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Another DADT Trial Begins Tomorrow

The trial of former Major Margaret Witt begins tomorrow, just days after a judge in California found "Don't As, Don't Tell" to be unconstitutional. You may recall that in 2008, the 9th U.S. Circuit Court of Appeals stood by its ruling to reinstate her case that challenged DADT. Witt had served as an Air Force reservist flight nurse for 20 years until someone called the Air Force and told them she had a live-in female partner.

The AP reports:

Witt Witt was a member of a squadron based at McChord Air Force Base near Tacoma when she was suspended in 2004 and honorably discharged. She challenged the constitutionality of her dismissal, and a federal appeals court panel ruled in 2008 that the military could not discharge service members for being gay unless it proved that the firing furthered military readiness.

The case was sent back to U.S. District Court in Tacoma for Judge Robert Leighton to determine whether Witt's firing met that standard. Several of Witt's former colleagues are expected to testify that she was an excellent nurse, and it was her dismissal - not her sexual orientation - that caused morale problems in the unit.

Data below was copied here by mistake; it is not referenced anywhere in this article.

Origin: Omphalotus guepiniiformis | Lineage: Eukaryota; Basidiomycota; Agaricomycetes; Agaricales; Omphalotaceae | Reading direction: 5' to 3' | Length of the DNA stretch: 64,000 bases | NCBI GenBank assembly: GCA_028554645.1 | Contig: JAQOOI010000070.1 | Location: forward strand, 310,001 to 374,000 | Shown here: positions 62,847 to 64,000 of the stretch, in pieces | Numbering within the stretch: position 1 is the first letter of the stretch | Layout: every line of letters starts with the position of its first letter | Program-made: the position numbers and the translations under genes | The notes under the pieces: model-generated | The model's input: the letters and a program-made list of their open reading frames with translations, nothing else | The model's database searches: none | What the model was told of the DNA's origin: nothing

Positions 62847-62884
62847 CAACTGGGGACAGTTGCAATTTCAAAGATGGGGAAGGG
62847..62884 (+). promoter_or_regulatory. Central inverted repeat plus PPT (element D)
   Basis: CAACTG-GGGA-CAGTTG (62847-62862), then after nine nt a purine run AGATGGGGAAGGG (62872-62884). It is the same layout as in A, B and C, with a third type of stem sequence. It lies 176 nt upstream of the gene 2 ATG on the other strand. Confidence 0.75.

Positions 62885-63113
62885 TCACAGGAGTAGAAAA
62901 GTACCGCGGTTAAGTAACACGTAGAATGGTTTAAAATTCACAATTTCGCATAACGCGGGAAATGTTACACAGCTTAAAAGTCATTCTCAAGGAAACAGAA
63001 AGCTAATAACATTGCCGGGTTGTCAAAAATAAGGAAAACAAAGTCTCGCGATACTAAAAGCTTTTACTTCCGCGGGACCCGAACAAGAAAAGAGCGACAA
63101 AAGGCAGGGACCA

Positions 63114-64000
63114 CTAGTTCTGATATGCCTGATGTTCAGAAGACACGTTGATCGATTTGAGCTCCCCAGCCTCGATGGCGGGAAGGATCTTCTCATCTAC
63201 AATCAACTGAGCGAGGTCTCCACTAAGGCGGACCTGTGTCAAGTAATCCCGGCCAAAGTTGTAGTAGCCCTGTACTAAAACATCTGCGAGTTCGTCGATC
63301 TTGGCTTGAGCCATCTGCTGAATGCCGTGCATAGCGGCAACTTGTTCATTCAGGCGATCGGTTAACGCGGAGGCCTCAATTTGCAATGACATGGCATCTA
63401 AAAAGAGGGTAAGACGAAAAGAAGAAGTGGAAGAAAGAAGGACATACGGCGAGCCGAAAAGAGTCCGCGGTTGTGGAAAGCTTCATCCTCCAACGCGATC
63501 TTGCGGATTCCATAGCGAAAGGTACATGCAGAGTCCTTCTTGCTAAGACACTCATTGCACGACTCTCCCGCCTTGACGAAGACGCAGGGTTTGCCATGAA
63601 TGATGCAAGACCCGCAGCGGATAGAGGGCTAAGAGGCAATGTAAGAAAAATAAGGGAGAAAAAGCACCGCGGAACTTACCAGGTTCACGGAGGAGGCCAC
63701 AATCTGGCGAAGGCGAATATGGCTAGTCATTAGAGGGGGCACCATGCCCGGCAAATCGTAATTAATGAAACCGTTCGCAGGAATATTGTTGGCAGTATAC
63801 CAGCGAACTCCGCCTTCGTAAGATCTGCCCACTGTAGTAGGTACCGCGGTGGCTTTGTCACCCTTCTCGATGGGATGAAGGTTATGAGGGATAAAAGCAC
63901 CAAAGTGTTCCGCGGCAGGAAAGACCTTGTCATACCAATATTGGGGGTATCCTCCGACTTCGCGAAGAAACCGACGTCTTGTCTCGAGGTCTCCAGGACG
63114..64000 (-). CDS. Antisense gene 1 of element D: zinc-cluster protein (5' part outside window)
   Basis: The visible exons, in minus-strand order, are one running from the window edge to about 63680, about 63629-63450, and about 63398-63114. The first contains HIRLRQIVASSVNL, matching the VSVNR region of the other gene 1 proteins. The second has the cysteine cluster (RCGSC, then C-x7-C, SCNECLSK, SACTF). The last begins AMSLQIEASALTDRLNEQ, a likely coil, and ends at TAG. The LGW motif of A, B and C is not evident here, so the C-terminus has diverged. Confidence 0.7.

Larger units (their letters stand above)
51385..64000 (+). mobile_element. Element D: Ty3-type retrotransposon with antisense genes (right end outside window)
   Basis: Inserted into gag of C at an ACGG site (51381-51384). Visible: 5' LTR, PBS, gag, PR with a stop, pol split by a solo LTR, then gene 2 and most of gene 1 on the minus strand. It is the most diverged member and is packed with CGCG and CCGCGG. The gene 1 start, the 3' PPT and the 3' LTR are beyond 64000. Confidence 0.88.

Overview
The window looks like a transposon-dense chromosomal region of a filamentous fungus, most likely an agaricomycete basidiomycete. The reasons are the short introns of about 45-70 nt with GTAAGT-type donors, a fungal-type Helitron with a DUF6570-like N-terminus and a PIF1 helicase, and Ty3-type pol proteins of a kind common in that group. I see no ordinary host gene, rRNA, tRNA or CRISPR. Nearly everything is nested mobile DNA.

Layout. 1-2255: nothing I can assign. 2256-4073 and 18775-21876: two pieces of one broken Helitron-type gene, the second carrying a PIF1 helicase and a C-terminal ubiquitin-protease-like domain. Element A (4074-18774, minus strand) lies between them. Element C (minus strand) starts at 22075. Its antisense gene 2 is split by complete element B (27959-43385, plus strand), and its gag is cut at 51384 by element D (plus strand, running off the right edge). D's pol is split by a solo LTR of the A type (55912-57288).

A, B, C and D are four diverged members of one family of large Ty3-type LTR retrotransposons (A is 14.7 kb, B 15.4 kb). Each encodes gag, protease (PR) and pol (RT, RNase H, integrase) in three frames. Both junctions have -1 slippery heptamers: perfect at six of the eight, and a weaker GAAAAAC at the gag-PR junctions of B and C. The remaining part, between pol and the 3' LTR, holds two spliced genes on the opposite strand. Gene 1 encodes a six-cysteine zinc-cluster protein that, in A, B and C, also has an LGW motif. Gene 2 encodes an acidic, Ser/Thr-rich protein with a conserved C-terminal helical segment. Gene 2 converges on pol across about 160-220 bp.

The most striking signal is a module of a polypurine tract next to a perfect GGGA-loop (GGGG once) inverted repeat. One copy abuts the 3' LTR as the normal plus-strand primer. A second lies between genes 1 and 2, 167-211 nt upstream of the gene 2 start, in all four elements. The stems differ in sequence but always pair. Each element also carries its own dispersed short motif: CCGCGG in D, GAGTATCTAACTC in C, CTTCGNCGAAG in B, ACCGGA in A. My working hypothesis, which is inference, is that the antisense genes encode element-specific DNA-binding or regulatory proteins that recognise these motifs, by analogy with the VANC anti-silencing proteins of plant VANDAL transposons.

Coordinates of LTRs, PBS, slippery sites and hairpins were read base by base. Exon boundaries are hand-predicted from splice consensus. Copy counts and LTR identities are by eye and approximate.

Justice Department lawyers representing the Air Force note that the case has put them in the position of defending a law neither the president nor the department itself believes is good policy. Defense Secretary Robert Gates also favors repealing the 1993 law, which prohibits the military from asking about the sexual orientation of service members but allows the discharge of those who acknowledge being gay or are discovered to be engaging in homosexual activity. Government lawyers nevertheless insist Witt's firing was justified - and that the panel of the 9th U.S. Circuit Court of Appeals did not know the extent of her conduct when it sided with her in 2008. That conduct included a long-term relationship with a civilian woman, an affair with a woman who was married at the time and two earlier relationships with fellow servicewomen, Witt acknowledged in a deposition in May.